In case you missed it, last week I revealed plans for a series of three tours – one each in Wales, Scotland, and England, for late August and early September this year, subject of course to all the provisos about if Britain will allow international visitors and have its tourism infrastructure open again by then.

The good news is Britain has enjoyed a mild reduction in Covid cases over the last week, and, perhaps more impactfully, a greater drop in daily deaths.

Also a very positive achievement occurred on Sunday, when Britain passed through the point of having 50% of its population having received at least one vaccine shot.

These are pleasing developments.  At present, it seems Britain’s more or less coordinated and slow step-by-step approach to re-opening and removing restrictions, together with its rapid vaccination pace to date, is paying off.

Of course, anything could change in the next few months, and similarly, the UK government still has no announced dates or details for how it will allow international visitors more readily into the country, but the underlying groundwork is positive.  We also heard, on Thursday evening, the British Prime Minister talking positively about the concept of vaccination passports, which would certainly add an important step for welcoming foreign visitors once more.

Things have not been quite so positive in the US, with a gentle rise in new cases over the last week, with the risk associated being that maybe the UK will initially allow people into the country only from “very safe” countries, with layers of restrictions for people coming from less safe countries, and at least at present, the US is clearly a less safe country.

But, on balance, we think we the last week has been positive, and we are on schedule (but still absolutely not confirmed) for our series of August/September tours to be able to proceed.

With that in mind, I’ve been working through the day by day details of where the tours will go and what will be featured.  I hope to offer more detail for you next week; for now, please keep the dates open, and more information will be following as the future gets clearer into focus.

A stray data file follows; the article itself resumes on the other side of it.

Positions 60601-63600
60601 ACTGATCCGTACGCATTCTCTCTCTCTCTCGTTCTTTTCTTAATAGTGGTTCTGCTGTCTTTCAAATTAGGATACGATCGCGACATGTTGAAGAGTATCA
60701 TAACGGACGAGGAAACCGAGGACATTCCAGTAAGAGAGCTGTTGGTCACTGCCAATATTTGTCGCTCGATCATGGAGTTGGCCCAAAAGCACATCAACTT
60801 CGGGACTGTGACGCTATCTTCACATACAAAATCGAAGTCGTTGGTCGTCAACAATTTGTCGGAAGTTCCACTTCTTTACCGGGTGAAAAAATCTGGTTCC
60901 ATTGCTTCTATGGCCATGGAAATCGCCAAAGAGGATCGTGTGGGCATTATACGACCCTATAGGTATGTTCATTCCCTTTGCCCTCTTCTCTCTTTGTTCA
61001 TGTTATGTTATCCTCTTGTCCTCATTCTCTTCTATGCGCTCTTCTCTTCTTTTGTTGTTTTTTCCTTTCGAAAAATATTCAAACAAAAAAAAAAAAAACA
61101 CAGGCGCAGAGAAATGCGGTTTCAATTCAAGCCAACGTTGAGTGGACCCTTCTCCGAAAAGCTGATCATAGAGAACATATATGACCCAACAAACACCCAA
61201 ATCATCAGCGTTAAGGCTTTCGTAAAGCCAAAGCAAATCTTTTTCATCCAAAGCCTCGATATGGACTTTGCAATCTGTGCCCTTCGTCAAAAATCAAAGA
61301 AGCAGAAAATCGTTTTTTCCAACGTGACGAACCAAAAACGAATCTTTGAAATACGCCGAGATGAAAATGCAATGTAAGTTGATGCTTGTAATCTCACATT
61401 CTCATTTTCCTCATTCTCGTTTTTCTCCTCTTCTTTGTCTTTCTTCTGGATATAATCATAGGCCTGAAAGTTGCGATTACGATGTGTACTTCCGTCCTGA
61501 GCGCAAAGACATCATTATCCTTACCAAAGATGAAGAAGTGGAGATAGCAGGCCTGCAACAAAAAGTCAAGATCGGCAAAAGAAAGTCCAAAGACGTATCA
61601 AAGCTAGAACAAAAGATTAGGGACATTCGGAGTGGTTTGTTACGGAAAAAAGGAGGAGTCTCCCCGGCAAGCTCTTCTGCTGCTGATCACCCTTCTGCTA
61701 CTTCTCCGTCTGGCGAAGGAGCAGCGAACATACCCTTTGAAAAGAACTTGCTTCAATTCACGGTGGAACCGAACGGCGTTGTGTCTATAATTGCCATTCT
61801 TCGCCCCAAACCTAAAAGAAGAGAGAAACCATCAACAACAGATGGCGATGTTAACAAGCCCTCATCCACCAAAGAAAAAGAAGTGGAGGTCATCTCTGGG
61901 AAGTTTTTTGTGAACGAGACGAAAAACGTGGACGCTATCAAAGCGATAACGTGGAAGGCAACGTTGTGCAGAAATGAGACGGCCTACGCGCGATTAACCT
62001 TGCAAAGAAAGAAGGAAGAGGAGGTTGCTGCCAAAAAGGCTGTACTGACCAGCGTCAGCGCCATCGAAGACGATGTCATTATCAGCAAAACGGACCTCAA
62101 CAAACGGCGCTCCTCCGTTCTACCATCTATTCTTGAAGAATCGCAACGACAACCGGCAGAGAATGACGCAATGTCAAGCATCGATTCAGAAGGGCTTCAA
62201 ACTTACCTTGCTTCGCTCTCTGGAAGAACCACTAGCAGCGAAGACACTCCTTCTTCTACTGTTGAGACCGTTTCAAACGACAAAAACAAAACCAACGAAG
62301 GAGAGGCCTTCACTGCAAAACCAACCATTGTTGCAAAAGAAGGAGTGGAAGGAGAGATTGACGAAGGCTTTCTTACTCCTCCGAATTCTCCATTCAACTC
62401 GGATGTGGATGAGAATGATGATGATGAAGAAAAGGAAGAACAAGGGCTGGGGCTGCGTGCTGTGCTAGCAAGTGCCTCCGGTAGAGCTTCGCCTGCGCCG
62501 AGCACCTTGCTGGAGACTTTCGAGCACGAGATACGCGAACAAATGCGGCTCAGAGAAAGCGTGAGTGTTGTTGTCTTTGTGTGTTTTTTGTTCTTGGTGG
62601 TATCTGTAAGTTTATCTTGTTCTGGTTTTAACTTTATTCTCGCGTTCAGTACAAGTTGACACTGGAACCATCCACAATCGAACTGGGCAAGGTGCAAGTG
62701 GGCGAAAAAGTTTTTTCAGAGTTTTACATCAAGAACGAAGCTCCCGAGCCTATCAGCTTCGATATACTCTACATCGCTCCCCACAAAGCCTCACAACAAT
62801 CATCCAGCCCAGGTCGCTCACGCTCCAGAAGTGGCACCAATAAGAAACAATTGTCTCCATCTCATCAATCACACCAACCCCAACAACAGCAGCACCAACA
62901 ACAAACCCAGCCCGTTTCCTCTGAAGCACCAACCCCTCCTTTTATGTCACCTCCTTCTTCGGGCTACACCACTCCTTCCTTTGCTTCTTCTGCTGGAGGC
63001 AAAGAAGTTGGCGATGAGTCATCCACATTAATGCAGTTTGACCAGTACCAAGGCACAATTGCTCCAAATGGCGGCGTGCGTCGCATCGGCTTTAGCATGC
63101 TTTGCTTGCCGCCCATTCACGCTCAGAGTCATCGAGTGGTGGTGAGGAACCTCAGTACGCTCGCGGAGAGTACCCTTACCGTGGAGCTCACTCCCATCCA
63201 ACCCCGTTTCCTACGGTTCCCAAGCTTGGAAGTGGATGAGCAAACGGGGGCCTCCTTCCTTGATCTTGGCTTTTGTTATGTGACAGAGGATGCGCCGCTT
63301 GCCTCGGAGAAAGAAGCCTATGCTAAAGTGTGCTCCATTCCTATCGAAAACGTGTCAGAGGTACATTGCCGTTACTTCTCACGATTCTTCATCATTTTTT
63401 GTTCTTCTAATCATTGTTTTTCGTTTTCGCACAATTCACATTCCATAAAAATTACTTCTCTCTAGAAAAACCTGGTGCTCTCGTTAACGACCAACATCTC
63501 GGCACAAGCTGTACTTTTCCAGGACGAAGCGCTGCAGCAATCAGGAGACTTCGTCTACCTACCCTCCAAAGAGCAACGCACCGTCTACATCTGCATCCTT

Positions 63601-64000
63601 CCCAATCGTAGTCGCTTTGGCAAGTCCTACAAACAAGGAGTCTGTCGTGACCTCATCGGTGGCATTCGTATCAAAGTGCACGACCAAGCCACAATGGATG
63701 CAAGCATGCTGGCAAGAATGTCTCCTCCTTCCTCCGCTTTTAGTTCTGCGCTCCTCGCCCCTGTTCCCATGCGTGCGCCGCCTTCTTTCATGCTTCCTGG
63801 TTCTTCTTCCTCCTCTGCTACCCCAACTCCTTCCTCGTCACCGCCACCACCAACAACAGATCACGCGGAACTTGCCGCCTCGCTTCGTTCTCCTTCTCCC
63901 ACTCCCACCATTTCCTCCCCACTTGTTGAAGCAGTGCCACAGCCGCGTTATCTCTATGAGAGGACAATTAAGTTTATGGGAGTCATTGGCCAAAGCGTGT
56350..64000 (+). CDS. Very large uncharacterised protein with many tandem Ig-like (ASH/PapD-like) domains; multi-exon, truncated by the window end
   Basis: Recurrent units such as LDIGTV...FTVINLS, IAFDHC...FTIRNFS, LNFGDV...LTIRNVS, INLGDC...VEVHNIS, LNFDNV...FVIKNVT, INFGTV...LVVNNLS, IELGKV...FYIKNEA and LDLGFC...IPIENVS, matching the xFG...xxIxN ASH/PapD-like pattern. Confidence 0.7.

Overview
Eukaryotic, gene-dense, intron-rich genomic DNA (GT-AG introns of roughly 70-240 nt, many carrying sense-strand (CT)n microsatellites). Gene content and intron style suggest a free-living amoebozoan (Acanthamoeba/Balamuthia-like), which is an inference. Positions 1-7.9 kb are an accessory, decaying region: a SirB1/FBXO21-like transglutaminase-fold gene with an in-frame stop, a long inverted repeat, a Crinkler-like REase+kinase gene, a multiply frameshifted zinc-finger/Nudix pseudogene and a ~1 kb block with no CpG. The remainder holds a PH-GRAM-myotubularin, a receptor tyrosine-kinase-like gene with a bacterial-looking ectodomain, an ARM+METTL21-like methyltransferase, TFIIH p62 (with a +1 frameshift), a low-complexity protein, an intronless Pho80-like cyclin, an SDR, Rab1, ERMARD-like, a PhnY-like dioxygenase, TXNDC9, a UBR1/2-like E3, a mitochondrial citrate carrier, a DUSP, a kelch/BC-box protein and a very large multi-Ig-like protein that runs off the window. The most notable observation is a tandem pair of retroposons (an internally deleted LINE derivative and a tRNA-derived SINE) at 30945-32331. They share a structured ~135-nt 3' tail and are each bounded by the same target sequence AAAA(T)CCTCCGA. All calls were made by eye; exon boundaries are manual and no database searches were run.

Air Passenger Numbers Continuing to Grow

As you can see, the number of people flying each day in the US is increasing steadily when expressed as a percentage of 2019 numbers.

What you can’t see is how this year’s numbers compare to last year’s numbers.  We’re two weeks away from the lowest ever number of passengers traveling (in 2020), and we’re already at a point where eight times as many people are traveling each day as was the case in late March/early April last year.

One thing to keep in mind though is that international travel is not recovering nearly as robustly as domestic travel, due perhaps primarily to all the restrictions countries have imposed on allowing foreign visitors.

The amazing pictures above speak for themselves, and was taken by a friend of a friend at the airport in Hong Kong last weekend.

The Downside of Growing Air Pax Numbers

We’re now back up to 60% of comparable 2019 air travel numbers in the US, and with fewer flights operating each day, planes are starting to fill up again, more than the 60% number would imply.

So Delta’s move, announced this week, to end its “we won’t sell middle seats” policy is understandable, although also disappointing.  Their new “fill every seat if we can” policy – already adopted by most other airlines – comes into effect on 1 May.